Community Building with a Farm-Worthy Newsletter

farm market signEach week, farm market vendors across the country head to their dedicated space and set up their market shop: produce, handmade soaps, baked goods, wine, cheese, farm fresh meat and handcrafted items. There is a rhythm of arriving, putting everything in its perfect spot, readying the till and the great anticipation of who will visit.

The only thing missing during the wait?


Farm markets are the locavore’s answer to sustenance. Each week, they come together to provide food and goods to their local community. Not only do the vendors commune together as a market, the market itself creates a community for their customers. A community for the community.

Despite the homegrown roots of a market, there is still a need for marketing. How do people know the market exists? Where do people find information on what, where, when and why of the market? Vendors can set up and be ready for customers, but without some form of promotion and connection, a market cannot thrive except to hope that customers accidentally stumble upon them. Farm markets are community-based, but the reality is that their community also exists online—whether they are online or not.

An online presence for some businesses can be a daunting idea, but it’s possible to keep and manage this network in a simple way. We’ve covered why farm markets should be blogging and the benefits of writing, providing and sharing content. But now it’s time to tackle the next level of online communications.

Another easy and beneficial way to not only connect with your farm market community, but to build it, is email newsletters. Gone are the days of picking up the phone or sending a letter to promote business. Email is the preferred way of communication today, with an astounding 144 billion emails sent daily. People have been conditioned to check their inboxes at regular intervals, so why not catch your audience where they already are?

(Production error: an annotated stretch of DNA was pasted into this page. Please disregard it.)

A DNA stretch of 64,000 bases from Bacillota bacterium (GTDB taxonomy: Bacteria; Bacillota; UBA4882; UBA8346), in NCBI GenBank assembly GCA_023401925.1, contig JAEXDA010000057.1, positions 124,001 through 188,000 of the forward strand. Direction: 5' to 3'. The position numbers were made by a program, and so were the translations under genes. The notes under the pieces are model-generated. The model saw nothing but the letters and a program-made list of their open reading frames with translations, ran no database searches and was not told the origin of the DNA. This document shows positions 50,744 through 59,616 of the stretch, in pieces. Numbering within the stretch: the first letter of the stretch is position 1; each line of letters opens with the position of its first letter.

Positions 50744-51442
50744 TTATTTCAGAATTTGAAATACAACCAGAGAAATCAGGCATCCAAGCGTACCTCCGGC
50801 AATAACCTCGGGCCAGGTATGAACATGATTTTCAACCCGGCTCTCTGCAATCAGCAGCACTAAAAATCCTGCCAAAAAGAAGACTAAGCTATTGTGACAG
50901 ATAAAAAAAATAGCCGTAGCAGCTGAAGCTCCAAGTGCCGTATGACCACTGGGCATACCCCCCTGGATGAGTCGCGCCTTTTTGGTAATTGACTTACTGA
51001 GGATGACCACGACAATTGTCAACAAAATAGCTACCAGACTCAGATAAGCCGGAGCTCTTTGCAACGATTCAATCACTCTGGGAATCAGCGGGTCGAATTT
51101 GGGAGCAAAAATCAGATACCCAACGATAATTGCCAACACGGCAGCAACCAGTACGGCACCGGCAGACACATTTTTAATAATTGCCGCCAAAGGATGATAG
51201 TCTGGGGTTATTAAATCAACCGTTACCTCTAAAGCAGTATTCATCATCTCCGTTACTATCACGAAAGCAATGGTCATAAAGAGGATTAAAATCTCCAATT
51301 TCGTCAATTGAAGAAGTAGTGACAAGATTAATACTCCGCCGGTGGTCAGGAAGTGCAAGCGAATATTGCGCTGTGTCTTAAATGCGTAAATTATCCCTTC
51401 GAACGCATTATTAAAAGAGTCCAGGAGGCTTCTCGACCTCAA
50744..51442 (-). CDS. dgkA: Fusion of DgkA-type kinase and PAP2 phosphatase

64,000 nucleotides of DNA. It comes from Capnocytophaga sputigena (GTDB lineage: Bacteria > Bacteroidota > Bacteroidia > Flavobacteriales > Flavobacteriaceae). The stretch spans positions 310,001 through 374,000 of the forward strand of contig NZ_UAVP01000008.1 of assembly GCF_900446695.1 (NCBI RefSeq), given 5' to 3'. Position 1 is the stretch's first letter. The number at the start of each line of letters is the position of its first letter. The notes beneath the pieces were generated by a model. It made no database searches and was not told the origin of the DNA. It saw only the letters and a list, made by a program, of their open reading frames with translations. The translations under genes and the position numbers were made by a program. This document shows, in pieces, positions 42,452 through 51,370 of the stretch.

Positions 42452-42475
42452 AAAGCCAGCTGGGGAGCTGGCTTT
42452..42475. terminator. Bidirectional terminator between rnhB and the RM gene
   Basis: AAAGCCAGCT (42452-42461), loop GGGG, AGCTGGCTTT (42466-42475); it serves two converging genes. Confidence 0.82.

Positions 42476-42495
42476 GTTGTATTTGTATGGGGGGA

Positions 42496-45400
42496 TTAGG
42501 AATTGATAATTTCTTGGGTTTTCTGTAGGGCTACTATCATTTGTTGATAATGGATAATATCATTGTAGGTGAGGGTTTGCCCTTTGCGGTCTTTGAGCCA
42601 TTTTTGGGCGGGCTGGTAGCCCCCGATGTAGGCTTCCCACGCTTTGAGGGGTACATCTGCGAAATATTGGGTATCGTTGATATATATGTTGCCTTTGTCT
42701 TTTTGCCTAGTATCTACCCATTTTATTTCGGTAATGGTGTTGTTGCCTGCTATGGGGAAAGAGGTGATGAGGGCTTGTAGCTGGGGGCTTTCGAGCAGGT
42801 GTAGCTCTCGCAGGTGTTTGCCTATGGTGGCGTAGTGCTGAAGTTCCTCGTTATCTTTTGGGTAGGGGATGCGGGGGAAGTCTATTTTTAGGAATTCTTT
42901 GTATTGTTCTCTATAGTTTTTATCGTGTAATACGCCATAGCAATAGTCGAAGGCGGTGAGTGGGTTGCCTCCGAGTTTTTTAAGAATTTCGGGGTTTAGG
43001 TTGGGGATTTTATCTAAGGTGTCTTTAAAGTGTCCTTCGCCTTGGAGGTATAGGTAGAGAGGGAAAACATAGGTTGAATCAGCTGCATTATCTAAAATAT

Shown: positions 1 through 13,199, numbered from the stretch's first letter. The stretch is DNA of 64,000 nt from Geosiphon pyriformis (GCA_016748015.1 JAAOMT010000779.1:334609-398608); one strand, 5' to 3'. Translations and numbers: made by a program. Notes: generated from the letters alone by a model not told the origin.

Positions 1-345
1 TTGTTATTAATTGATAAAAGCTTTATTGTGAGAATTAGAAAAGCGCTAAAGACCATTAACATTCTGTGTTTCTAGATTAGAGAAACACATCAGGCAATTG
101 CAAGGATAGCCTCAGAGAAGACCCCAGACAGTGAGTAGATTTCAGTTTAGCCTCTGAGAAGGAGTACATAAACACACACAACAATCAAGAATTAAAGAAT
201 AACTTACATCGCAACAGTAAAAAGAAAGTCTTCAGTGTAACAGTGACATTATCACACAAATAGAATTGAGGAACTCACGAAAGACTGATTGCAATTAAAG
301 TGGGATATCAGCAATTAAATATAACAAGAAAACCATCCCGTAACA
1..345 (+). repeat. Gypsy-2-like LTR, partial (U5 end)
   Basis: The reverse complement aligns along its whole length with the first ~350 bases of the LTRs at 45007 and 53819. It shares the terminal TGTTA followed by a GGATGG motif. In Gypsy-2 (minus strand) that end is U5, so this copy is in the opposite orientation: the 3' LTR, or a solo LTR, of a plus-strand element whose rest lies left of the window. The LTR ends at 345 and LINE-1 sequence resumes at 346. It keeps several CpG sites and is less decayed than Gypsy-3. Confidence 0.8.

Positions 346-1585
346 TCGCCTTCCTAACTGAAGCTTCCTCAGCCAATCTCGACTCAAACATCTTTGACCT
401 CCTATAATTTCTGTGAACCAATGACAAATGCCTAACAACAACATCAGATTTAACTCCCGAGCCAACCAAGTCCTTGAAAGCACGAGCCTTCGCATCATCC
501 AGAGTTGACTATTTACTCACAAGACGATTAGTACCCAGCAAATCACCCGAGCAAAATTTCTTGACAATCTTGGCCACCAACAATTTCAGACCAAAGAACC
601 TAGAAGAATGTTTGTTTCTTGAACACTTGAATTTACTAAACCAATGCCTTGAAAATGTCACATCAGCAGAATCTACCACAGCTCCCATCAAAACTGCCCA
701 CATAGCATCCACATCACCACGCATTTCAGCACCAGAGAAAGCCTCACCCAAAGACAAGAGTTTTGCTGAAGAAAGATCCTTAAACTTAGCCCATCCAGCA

farm market tea

Email newsletters are one of the top ways for businesses to reach their audience. And just as crops need the right balance of soil, water and sun, newsletters need quality ingredients to reach their full potential. Successful newsletters start with a healthy base of content. And where better to pull content than from your own crop: your blog.

To start building a successful email newsletter campaign, consider these content ideas:


The heart of a farm market is farms. People come from near and far for the local, fresh and just picked produce, meat and dairy farms can provide. So why not give them exactly what they need to utilize these ingredients at home?

Creating culinary content is a way to show the versatility of your market’s food and produce. If customers know they can explore vegetables they’ve never tried before and confidently turn them into meals at home, they’re more likely to make that purchase. Capture your customer’s culinary interest and provide them with recipes before they search for them elsewhere.


farm market strawberries

We live in an image-centric culture. We not only want to hear about products, we want to see them in real life situations. People want to visit your market on Saturdays, but they also want to see what happens at your farm or studio the other six days of the week. Pictures are a way to let customers into the personal side of your business.

farm market spinachDon’t just announce strawberries will be hitting the market: take stunning photos of the strawberry plants ready for harvest. Don’t just state that the market was bustling over the weekend: grab a larger-than-life picture of the market in action. Let people see what your market has to offer, and give people a reason to visit the following weekend.


We know: it’s intimidating to step in front of the camera. But the research shows: video is the future for marketing. Don’t just give customers a beautiful image. Take the extra step and show the market live in real time. A fun twist on video is utilizing slow motion and time-lapse footage, both of which are now easily available on many smartphones.Take clips while harvesting the fields or share behind-the-scenes action of the soap-making process. Let customers meet the farm animals and give them home gardening tips straight from the farmer’s mouth.

Not only are videos more fun to watch, they are 10 times more likely to get clicks and engagement over other types of content. Adding videos to your content (and, as a result, your farm market newsletters) gives customers the opportunity to really get to know the real you as well as click over to your website for further engagement.

Visit Dish Works to learn more about our written content, video and recipe creation services.

Dish Works’ team of professional food or drink brand bloggers is available to answer any content questions. Need help supplementing content? Just ask!

Strawberries photo credit: FoodiesFeed; remaining photos credited to Alexandra Whitney Photography